Ranch Floor Plans

Simple, Straight Forward and Totally American 

Ranch floor plans are the most common single floor house plans built in America.  In fact, they are an American design that began around 1920 but became popular in the 1940’s through the ’70’s.  They’re often associated with the development of the suburbs and tract housing of that time.

The original and modern day ranch floor plans are similar in several key ways.  Both are single story buildings with long, low roof lines. Both have attached garages and usually incorporate sliding glass patio doors on the backside of the home leading out to a patio.

Many are rectangles while others are U or L-shaped. A hip roof with large overhanging eaves is common and exteriors without adornment is typical.

Some plans include an open front porch running the length of the home or a very deep overhang to create the illusion or effect of an open front porch. Many include non-functional shutters flanking the windows, particularly on the front of the home. Large windows are also the norm. Wood, siding, brick, or stucco exteriors are all common.

Interiors are simple and open. Most of the home’s main rooms—living room, kitchen, and dining area—are open to each other. There may be high or vaulted ceilings in these areas.  Bedrooms and bathrooms tend to be together on one end of the home directly off of a simple hallway.

Originally these homes had a bit more character, despite being simple in design.  But from about the 1960’s to the 1980’s, ranch homes started to be mass produced. Modular homes that could be constructed most of the way in a factory and then finalized on the home site were developed.  Many of these homes gave a “bad name” to ranch style homes because they no longer contained the same quality construction as in years past.  In addition, many were nearly identical and lacked personality.  They became known in some areas as the low-income house alternative. A stigma which lasted for many, many years.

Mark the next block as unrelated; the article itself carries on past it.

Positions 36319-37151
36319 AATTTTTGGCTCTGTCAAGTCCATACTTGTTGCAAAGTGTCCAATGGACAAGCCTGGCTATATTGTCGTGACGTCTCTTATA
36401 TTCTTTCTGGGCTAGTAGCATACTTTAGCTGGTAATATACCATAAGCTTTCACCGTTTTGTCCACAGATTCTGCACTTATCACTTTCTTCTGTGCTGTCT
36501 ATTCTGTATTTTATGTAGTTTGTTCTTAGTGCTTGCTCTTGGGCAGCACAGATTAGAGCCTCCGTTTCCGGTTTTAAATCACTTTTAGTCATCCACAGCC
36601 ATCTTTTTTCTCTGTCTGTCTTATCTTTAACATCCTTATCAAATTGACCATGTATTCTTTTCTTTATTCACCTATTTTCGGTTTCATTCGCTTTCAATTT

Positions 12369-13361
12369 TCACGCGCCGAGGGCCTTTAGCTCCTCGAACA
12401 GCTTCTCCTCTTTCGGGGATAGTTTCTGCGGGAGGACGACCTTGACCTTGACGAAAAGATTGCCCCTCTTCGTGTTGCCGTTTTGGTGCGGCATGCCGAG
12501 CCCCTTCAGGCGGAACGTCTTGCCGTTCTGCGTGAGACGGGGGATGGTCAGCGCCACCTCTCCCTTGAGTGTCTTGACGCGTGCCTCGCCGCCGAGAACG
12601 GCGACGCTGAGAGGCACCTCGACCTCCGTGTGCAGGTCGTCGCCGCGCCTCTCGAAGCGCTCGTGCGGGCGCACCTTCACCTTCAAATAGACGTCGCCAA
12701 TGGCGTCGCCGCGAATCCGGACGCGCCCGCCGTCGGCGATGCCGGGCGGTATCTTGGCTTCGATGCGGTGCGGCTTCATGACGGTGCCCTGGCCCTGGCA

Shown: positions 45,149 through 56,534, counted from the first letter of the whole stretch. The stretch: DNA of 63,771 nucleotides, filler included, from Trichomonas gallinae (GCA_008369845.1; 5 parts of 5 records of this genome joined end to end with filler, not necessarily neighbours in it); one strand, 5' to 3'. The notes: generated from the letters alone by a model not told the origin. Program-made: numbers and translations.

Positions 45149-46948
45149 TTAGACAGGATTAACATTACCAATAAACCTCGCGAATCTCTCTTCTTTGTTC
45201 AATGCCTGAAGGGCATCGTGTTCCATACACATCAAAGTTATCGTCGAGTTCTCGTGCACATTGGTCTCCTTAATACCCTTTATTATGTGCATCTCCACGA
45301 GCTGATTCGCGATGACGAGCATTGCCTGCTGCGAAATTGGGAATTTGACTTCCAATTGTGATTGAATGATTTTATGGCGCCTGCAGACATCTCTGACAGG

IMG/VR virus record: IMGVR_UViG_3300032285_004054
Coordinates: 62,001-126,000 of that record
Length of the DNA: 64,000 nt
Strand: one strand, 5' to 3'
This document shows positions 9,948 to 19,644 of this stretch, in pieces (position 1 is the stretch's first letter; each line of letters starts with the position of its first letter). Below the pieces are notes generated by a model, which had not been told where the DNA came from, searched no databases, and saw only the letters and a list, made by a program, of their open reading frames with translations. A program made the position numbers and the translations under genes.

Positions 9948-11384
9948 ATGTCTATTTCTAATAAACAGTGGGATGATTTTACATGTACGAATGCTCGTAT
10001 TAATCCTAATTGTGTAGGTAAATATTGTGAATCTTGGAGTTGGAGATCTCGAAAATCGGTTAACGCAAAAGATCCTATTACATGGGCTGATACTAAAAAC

However, homes being constructed today are now reemerging with more stylish elements. Variations on these one floor house plans often include split level homes with the basement having walk-out patio doors as well, and the ranch home is often built into a slope.

In these cases, the lower level of the home or basement is also frequently completely finished as living space, thus actually creating a two floor house plan with a “walk out” basement on the lower back side.

Ranch floor plans often make maximum use of living space. Finishing the basement is one way to take advantage of every square inch.

The fact that the kitchen, dining, and living room areas are open onto one another in a large airy space also maximizes the living space.

Instead of having a large mostly unused dining room, many ranch floor plans have a smaller eating space more conducive to the idea of “family” daily living. The openness of this type of floor plan enables homeowners to extend entertaining space into the living room. Gatherings, parties and family dinners with relatives are more open and, at the same time, more intimate.

Likewise, having all of the bedrooms in one area helps maximize the space available. Bedrooms and bathrooms are located in one convenient area for optimum efficiency. There is very little “extra” space. Ranch floor plans are very economical homes. Just like us Americans these days.

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Updated: September 26, 2013 — 10:01 am

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